Last weekend I was in Copenhagen to attend a big conference where I was a judge in a pitching contest for social entrepreneurs. My team is working on the video which will be posted on this platform in due course. Later on I met a Danish entrepreneur who has moved to Kenya to set up a ride-hailing business called Mondo. I’m definitely interested in investing, because of his extraordinary drive and passion…
He quit his job working for an American investment bank where he had a great career, and left one of the most secure, prosperous countries in the world, Denmark, to go and start a business in Africa.
This is what he said to me: “When I visited Kenya, I noticed that many people really struggled for transport, particularly to get back to their rural homes.”
He did not come looking for me. We had already heard about him, and I asked to see him after seeing what he was doing. There are a lot of people even on this platform who have received calls from me and other investors that follow my blog!
# To be a great entrepreneur today, you must be driven by a hunger and desire to meet the needs of people in a sustainable way that generates enough profit to interest those with capital to invest.
# True entrepreneurship is sacrificial. This is what risk-taking is all about. You must be prepared to leave your comfort zone, and “rough it for a while.” And you must see all obstacles that you might meet as mere stepping stones on your way to the top.
__If what you are trying fails, and you lose the money, you get up, dust yourself, and try again.
Here’s another big read, this time from some young entrepreneurs in Hong Kong:
You know I was in the region just a few weeks ago, and I’m on my way back there in a few weeks. I will be in Beijing and Singapore.
Remember my comment on the @EntrepreneurialTourist!
I want you to read this story carefully. It’s called “How a high-school dropout with big ideas founded GoGoVan, Hong Kong’s first US$1bn start-up” …
After you read it, I want you to list five lessons that you have learned. No prizes, because this is a very serious exercise. The lessons you learn will help you decide whether or not you can make it as an entrepreneur, or should rather stay put in your job.
Finally, reading the story reminded me of some things that happened when I was also starting out in business as a young entrepreneur:
#1. I approached a friend who had returned with me from the UK to invest in our startup in Zimbabwe. I was desperate for money, and knew he had saved some money whilst working in the UK.
His reply still rings in my ears to this day:
“I cannot do something so foolish! I’m saving money to buy a house. My dream is to own a nice car, which I now have, and a house in one of the suburbs. I have a fantastic job with an international company.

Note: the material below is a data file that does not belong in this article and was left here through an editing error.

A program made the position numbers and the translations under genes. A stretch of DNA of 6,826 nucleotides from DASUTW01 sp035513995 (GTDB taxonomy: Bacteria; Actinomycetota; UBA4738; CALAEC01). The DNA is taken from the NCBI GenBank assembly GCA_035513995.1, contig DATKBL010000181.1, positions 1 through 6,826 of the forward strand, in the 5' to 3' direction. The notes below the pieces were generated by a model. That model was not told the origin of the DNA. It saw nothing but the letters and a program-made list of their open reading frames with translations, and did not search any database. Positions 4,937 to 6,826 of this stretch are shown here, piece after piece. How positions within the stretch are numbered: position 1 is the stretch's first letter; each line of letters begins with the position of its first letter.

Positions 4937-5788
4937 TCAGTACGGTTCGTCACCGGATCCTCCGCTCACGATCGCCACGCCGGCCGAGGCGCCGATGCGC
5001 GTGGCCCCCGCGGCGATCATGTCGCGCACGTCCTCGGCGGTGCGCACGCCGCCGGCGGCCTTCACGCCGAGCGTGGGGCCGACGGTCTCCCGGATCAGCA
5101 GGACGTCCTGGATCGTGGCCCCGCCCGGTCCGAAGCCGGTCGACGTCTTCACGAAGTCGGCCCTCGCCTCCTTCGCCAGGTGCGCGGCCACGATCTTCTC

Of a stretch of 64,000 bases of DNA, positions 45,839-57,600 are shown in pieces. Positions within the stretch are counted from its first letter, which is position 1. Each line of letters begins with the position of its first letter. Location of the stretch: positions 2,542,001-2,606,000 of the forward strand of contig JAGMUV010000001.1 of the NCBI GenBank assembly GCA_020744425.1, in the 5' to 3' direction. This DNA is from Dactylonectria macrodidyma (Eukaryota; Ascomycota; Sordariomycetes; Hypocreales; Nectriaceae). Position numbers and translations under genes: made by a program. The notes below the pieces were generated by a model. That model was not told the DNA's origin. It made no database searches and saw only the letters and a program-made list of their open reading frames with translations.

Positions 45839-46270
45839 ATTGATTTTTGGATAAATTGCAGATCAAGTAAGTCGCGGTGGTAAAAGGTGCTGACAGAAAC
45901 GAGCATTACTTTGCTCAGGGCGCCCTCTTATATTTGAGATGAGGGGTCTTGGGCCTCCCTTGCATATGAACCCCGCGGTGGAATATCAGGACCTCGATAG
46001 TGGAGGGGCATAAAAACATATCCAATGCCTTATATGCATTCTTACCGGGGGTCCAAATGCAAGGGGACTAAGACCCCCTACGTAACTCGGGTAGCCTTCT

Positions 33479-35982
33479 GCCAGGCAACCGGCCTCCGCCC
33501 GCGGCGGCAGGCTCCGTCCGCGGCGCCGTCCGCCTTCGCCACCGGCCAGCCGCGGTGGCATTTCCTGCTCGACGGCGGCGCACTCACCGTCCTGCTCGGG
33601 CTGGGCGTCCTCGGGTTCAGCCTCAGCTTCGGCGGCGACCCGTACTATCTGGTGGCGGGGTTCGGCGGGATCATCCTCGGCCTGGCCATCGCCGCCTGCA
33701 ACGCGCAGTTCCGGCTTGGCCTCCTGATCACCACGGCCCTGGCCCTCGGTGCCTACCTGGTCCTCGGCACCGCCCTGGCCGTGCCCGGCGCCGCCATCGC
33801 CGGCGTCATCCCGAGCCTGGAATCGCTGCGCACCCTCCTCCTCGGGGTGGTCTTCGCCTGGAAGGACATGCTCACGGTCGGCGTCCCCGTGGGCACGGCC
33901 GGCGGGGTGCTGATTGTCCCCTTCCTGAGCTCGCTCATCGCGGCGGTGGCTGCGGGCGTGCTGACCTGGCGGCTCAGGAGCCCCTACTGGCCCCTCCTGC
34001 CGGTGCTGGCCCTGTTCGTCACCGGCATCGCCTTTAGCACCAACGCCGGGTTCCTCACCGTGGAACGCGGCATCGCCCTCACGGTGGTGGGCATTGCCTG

“What’s wrong with you, man?” he asked. Have you lost your mind?!”
It was a stinging rebuke, but it steeled my resolve!
“I would not build a house in any of those fancy suburbs,” I told him. Soon after I solved the problem by selling my own car!
Years later he approached me for a job, and I declined. Not because I was vengeful but because I don’t hire people with that kind of mentality, if I manage to spot them in time!
#2. Another friend of mine got engaged whilst we were starting a business together. He was a hard working guy and his girlfriend was a nice girl. So one day whilst we were having coffee, after a long day, she joined us. I could see they wanted to tell me something:
“When we get married we will need a house, and some nice furniture,” she began.
“I know some places where you can rent a furnished flat,” I replied.
“We want to own our own house,” she said, then added: “You guys have money, and if you distribute it, there is enough for us to get our start.”
I did not reply. I just drank my coffee quietly, and listened to their excited dreams.
What would you have done, in such circumstances?
There is the reply of an entrepreneur, and if it makes you uncomfortable, then you just learnt something about yourself.
__Listen to me, and listen well: This is the fork in the road!
If you have visions to be an entrepreneur, understand that this is not the type of person who goes on to set up and run a successful enterprise.
The type of person who sets up a successful business is like the guy from Hong Kong or the young man I met from Denmark!
__Africa has thousands of them, and with or without support, they will make it!
Their mindset is totally different! To them, it would be better to lose those savings having tried to pursue their dream than to drive around in the latest Merc, or to build a house in the best suburb of your biggest city.
The choice is always yours.